There was a time when Jews in Israel and the Diaspora spoke out strongly against genocide in Sudan.

Eli Wiesel led the way in America.



In 2004, the horrors of Darfur were widely shown on television and the front pages of newspapers – human beings uprooted, children dying of disease, hunger and violence.

Wiesel had this to say: “How can a person, whether religious or secular, not be moved by compassion? And above all, how can anyone who remembers remain silent? We must be involved. How can we reproach the indifference of non-Jews to Jewish suffering if we remain indifferent to another people’s plight?” When the first contingent of refugees from Sudan came to Israel about a decade ago, secular and religious Israelis condemned the genocide. On Global Day for Darfur, chairman of the Yad Vashem Council, Tommy Lapid and Avner Shalev, the executive secretary of Yad Vashem sent a letter in April, 2007 to UN Secretary-General Ban Ki-moon urging him to do everything in his power to stop the genocide in Darfur: “As the heads of the Jewish people’s central organization for commemorating the Holocaust – a genocide that took place while the world stood silently by – we feel a special obligation to sound the alarm on Darfur.”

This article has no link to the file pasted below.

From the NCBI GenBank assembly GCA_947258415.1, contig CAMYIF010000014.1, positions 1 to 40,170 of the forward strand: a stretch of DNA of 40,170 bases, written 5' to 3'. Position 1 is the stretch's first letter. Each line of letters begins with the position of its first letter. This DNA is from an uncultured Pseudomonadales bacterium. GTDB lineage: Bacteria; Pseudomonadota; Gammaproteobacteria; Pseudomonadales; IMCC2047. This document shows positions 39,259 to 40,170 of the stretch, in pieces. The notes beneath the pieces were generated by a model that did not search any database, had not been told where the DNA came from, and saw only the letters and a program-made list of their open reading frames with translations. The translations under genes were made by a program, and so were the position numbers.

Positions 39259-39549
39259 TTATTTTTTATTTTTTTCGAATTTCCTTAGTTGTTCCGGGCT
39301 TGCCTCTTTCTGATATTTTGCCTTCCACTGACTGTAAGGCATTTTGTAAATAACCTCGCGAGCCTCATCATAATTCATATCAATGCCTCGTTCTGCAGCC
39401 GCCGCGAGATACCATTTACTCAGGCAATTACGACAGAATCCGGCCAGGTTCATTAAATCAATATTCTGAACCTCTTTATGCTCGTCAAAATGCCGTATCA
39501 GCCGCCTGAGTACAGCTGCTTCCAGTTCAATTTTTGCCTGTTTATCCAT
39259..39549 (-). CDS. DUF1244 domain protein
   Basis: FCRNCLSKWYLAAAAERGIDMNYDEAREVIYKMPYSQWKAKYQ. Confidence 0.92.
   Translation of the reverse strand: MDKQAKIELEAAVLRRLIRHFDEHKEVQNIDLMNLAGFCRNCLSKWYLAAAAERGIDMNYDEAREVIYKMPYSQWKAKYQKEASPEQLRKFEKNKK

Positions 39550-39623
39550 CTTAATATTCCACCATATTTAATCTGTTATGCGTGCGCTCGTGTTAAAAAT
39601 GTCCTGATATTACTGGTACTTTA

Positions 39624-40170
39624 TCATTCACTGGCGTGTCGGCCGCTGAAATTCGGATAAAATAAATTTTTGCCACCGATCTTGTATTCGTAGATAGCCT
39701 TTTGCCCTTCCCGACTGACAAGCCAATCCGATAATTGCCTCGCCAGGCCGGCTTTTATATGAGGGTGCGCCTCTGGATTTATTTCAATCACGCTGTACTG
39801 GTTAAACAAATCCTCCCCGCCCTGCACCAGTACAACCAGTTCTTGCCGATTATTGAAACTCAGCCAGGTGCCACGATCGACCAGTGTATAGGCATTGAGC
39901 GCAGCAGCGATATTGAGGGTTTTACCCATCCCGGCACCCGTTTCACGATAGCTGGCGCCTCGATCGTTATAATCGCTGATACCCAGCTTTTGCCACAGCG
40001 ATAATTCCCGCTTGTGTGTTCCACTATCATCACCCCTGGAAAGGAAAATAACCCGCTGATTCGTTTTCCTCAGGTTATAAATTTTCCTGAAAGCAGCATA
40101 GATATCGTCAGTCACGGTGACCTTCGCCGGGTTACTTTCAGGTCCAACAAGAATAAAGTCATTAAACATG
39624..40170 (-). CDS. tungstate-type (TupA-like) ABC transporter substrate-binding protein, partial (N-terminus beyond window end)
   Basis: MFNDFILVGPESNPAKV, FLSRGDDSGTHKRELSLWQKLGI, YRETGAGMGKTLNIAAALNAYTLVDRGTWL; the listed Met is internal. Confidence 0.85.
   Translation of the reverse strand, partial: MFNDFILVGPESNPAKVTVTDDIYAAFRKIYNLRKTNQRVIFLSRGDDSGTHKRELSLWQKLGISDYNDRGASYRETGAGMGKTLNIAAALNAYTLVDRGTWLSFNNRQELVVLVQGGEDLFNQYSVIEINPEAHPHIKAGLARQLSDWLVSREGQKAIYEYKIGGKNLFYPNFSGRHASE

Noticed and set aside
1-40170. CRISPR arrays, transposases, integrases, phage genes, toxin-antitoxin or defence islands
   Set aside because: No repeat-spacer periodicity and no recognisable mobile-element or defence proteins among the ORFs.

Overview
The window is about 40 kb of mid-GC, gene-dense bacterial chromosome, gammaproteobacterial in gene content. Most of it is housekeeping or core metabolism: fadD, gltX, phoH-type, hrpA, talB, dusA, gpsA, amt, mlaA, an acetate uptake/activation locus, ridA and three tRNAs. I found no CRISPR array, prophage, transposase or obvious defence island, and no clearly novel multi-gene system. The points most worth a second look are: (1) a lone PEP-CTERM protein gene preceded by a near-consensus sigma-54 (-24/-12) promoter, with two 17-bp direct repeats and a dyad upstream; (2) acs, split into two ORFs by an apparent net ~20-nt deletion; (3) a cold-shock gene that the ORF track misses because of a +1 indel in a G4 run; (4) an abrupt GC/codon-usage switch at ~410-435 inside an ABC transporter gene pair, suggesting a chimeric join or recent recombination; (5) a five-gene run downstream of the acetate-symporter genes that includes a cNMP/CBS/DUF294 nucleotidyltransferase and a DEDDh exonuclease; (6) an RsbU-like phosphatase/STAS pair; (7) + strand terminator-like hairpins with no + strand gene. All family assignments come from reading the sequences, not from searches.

That same year, former chief rabbi Yisrael Lau appealed to prime minister Ehud Olmert on the eve of Shavuot to release the Sudanese refugees held in Israeli jails and to grant them refugee status. He said, “As Jews, we cannot turn our heads from the suffering of another nation.”

A decade later, the radical Islamist regime which came to power in 1989 is still in place. Indicted by the International Court of Justice for crimes against humanity and genocide in 2007, Omar al-Bashir continues to pursue the same crimes that drew the world’s attention to and condemnation of the Assad regime in Syria.

Ironically, the breakup of Syria, which fueled Europe’s current refugee crisis, Assad’s alliance with Iran and the fight against Islamic State (ISIS) have relieved pressure on the Bashir regime in Sudan.

Thus, Europe has tempered its criticism of Sudan and offered millions of dollars in development aid to keep asylum seekers transiting through Sudan out of Europe. America has toned down its condemnation of Sudan and sees Sudan as cooperating with the West’s efforts to defeat ISIS and stop Islamist terrorist attacks.